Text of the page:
I know I'm grabbing at straws here, but there's been nothing else, yet.

Picture of the Day - 3

"See, I don't have a soul to sell you. I already traded it to George for his donors list."

(John McCain speaks at the commencement of Jerry Falwell's Liberty University where he received an honorary degree.)

More Plame speculations

I first ran across this tidbit over at The Next Hurrah last night(tons of detail but long), but it's pulled out a little more cleanly at Firedoglake this morning.

From the May 5 hearing transcript regarding motions arguments in the Libby case.
(This was Fitzgerald speaking.)
So the issue of potential damage from discussing it may come up. In a different conversation that Mr. Libby was present for, a witness did describe to Mr. Libby and another person the damage that can be caused specifically by the outing of Ms. Wilson. It was before the grand jury. It was back in July of 2003.

The actual timing of when this took place is critical as to the specifics, but just as a general matter, tell me that doesn't say to you that the administration KNEW that Plame was covert, and that Fitzgerald has a witness to testify to that effect.

Also, she finds some support for my current working theory of Fitzgerald's overall prosecutorial strategy. It is my opinion, that right now, in this phase, Fitzgerald is clearing the decks as it were. He's simply going through all the elements of the coverup, working out the cases of perjury and obstruction before going forward to prosecute the underlying crime of outing Plame.

It would be absolutely necessary to establish the evidence, including any efforts to obstruct the discovery of evidence, before a final case on the underlying crime could be made. If I were betting, I would say that the "missing emails" might be the next phase of the investigation followed by indictments around the conspiracy to out Valerie Plame. (In many different documents and filings, Fitzgerald has made it quite clear that he believes Plame was covert, and thus outed, regardless of what pundits may say.)

Also, while on the topic, if you're deep into all this, Emptywheel also has some little bits collected through the various transcripts and filings that offers further evidence that Fitzgerald believes Cheney was behind the conspiracy. Not a revelation that Cheney was at the core, but that Fitzgerald has some evidence indicating that is a pretty big deal.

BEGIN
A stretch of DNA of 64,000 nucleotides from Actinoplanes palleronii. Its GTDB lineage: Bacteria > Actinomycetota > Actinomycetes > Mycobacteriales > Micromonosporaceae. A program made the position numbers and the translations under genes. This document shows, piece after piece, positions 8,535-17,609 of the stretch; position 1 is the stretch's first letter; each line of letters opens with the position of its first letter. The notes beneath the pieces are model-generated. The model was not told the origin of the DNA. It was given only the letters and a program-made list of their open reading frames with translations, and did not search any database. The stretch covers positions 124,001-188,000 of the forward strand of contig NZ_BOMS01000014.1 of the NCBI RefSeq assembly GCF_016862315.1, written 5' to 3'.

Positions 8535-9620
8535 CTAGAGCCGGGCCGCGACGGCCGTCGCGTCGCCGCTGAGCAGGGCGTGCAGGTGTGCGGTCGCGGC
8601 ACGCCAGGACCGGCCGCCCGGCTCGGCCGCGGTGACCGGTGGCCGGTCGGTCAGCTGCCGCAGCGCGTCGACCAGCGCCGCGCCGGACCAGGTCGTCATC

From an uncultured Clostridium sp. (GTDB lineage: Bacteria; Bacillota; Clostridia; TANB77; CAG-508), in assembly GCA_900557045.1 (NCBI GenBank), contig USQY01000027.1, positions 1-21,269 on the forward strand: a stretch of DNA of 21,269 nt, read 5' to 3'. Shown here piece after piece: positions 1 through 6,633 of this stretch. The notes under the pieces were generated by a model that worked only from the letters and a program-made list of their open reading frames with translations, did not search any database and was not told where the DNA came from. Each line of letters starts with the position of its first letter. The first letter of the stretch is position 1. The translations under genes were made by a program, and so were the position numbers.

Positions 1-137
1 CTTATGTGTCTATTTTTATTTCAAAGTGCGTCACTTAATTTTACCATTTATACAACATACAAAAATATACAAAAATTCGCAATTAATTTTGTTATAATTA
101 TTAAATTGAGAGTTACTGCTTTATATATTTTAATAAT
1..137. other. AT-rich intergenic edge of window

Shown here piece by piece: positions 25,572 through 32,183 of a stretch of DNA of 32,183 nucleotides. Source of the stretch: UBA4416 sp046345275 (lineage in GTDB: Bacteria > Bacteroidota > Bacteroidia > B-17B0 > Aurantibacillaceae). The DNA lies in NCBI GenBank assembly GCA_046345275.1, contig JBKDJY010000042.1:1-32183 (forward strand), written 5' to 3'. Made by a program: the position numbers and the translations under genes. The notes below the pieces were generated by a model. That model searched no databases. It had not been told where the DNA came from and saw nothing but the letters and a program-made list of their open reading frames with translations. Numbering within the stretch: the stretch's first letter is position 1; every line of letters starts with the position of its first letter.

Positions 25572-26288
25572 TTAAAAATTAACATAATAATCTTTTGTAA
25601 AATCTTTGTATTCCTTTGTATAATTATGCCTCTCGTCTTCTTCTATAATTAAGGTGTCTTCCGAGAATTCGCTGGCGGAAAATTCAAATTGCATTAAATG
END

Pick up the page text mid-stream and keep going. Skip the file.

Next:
And, if you're not following this too closely, just remember in the short term that Rove believes he'll be indicted and he told the President and Bolten that.

Update: Isikoff at Newsweek focuses on one of the little bits that puts Cheney in the center of the conspiracy to out Plame.

Newsweek poll on the NSA phone records

Newsweek has a new poll on the NSA's phone database. (Pointer from Reality Based Educator.)
According to the latest NEWSWEEK poll, 53 percent of Americans think the NSA’s surveillance program “goes too far in invading people’s privacy,” while 41 percent see it as a necessary tool to combat terrorism.

This stands in pretty strong contrast to the WaPo "flash poll" that showed majority support on Friday morning. That poll seemed to establish a general consensus from which the arguments flowed, but it was riddled with some pretty critical flaws. I had my own criticisms, but Greyhair pointed to a much more comprehensive Glenn Greenwald piece.

Cheney wanted full on warrantless domestic wiretapping - Surprise

There's this on the NYTimes site: (did it miss the morning paper?)
WASHINGTON, May 13 — In the weeks after the Sept. 11 attacks, Vice President Dick Cheney and his top legal adviser argued that the National Security Agency should intercept purely domestic telephone calls and e-mail messages without warrants in the hunt for terrorists, according to two senior intelligence officials.

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Rove informs White House he will be indicted!!!

I just don't want this post to roll off the bottom before everybody sees it. So, I'll keep reposting links at top throughout the weekend.

Rove informs White House he will be indicted!!!

More on Dusty Foggo

Talking Points and its sister site do a review of the Dusty Foggo coverage with a few interesting new bits. One of the vacations Dusty Foggo allegedly received from Brent Wilkes cost $20,000 per night. Also, several interesting bits here. Goss didn't know Dusty Foggo before he plucked him from obscurity for the No. 3 spot? And, oh yeah, Mary McCarthy who was recently fired for leaking to Dana Priest, just happened to be in the Inspector General's office.

Mike's Tinfoil Hat